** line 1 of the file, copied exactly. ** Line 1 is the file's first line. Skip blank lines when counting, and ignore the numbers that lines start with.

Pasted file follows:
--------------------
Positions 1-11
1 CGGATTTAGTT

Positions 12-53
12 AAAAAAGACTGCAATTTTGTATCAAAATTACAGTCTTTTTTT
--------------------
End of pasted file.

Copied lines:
Positions 1-11